The race went out well from the start. I hit the first mile in 5:22 and knew that  I had to settle-in and get into marathon pace. I proceeded to run a very controlled and comfortable 5:50 average through the first 6.5 miles. The first 6.5 of the course climb gradually to the top of the course at the turn-around. Throughout the first quarter of the race, there are some long and short and steep climbs that can tax the legs. Going through the hills, my slowest mile was 6 minutes on the dot. Looking back at the pace, it was probably too aggressive given the course design. I was on pace for 2:31/2:32 (giving a potential slowing in the closing miles). Once I hit the turn-around, I began to relax and continue to ratchet the pace.

Let me also talk about the pacers: Having Jack and Kat out there on the support bikes was incredible. They kept me going an honest pace and helped to motivate me throughout! Thank you to both of you.

I went through the 13.1 mark feeling strong in around 75:55 on a fast pace through the course and even added about a half mile around the turn-around too. I switched out my Nathan Speedshot handheld and was off for the second 13.1. The weather was getting warmer with the sun coming out of the clouds. I started struggling at mile 18 as my 6 minute mile pace began to slip. I started running 6:04, then 6:11, then 6:20, followed by another 6:11. Near mile 20, my legs could not handle the effort anymore and the early miles really took a toll on me. I then pushed as hard as I could with lead legs for the final 6.2 miles.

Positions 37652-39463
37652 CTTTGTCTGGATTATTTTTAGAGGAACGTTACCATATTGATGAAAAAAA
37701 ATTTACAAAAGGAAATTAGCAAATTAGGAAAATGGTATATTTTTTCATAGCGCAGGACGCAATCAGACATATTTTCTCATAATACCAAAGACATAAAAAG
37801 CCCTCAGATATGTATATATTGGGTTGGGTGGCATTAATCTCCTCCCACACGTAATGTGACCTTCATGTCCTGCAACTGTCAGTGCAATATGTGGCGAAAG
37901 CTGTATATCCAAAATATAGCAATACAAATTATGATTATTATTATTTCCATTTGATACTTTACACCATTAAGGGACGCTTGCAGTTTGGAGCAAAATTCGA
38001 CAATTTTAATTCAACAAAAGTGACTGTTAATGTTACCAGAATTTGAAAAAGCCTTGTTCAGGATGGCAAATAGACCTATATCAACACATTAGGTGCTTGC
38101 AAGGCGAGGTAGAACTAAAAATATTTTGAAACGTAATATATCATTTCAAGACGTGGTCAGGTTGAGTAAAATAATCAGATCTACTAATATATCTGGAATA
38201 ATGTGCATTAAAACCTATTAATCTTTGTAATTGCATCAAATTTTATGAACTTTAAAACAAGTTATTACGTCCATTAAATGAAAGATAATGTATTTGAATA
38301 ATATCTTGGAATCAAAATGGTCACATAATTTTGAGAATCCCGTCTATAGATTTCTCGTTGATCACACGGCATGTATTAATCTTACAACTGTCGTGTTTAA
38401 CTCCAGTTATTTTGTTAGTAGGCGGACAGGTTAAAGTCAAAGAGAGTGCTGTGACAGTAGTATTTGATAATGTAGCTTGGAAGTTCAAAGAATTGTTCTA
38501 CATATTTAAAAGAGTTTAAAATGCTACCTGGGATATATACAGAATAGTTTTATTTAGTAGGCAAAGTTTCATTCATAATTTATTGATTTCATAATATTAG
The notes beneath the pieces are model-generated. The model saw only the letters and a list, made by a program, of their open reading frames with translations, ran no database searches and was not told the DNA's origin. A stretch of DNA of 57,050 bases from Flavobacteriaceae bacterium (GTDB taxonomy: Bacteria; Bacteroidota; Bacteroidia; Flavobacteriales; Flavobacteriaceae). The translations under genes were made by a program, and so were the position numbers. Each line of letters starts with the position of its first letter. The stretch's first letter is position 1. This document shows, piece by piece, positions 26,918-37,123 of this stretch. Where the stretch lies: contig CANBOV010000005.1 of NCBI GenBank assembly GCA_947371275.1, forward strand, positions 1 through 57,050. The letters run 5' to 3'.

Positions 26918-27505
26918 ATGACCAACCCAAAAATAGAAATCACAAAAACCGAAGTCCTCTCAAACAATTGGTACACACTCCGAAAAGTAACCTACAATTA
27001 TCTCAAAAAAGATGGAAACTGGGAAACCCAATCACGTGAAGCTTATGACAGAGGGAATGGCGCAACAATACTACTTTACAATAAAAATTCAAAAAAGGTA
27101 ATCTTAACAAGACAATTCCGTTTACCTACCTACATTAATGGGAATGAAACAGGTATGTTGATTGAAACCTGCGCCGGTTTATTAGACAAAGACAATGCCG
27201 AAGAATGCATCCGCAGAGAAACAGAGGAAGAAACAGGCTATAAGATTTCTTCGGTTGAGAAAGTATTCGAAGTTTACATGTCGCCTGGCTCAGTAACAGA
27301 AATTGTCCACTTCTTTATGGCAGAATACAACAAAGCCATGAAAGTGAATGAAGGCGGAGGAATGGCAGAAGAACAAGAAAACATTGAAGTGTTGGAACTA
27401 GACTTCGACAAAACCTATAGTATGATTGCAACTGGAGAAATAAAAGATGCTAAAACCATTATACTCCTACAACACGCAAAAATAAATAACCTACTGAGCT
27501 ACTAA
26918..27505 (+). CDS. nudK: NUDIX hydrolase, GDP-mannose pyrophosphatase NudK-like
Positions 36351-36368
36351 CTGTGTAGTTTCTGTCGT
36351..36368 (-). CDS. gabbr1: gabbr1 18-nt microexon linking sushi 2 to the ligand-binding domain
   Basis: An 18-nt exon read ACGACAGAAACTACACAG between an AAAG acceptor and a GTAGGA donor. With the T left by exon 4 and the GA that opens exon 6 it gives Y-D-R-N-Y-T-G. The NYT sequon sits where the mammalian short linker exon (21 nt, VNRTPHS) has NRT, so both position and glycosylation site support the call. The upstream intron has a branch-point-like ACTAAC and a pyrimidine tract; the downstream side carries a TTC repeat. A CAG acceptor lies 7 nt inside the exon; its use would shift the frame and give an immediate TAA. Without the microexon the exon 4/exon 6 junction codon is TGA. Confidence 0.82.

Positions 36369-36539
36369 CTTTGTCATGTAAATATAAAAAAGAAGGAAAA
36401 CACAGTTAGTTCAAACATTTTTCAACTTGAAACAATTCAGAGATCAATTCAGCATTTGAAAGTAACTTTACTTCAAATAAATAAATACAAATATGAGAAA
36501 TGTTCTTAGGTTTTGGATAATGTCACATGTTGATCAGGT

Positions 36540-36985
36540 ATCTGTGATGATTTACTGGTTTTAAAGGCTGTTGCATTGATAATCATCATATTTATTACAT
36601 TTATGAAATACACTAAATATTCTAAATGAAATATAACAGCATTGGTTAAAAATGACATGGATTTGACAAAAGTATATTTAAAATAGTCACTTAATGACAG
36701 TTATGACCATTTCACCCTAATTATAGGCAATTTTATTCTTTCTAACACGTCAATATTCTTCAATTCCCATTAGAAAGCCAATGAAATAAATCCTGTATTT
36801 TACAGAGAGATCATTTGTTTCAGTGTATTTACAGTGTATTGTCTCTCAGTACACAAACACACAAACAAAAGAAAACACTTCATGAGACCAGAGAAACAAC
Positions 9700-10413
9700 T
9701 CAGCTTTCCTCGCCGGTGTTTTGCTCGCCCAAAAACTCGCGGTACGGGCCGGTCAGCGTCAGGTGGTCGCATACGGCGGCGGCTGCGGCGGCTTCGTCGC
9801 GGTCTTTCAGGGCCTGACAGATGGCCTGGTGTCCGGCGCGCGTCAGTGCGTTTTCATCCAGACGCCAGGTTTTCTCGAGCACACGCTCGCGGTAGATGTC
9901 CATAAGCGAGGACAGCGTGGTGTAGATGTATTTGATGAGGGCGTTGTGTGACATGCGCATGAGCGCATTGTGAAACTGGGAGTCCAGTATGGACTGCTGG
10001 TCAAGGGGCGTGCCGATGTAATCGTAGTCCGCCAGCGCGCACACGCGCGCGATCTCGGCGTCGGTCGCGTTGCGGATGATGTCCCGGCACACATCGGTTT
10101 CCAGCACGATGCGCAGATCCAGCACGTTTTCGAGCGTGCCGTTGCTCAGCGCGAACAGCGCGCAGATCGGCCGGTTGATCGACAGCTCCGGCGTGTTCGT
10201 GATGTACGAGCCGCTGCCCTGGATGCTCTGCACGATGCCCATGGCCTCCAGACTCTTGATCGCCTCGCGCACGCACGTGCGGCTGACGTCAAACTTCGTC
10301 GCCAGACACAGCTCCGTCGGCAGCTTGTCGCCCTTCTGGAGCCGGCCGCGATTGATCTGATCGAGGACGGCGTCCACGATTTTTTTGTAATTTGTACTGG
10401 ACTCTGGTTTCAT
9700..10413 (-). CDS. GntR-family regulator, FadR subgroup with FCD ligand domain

My last few miles ranged from 6:30 and up to a 7:20 last mile. It was not pretty but I got to the finish line in one piece. I finished around 2:38:48 on my watch through the finish which had me a few minutes long. I finished the race in around 2:39.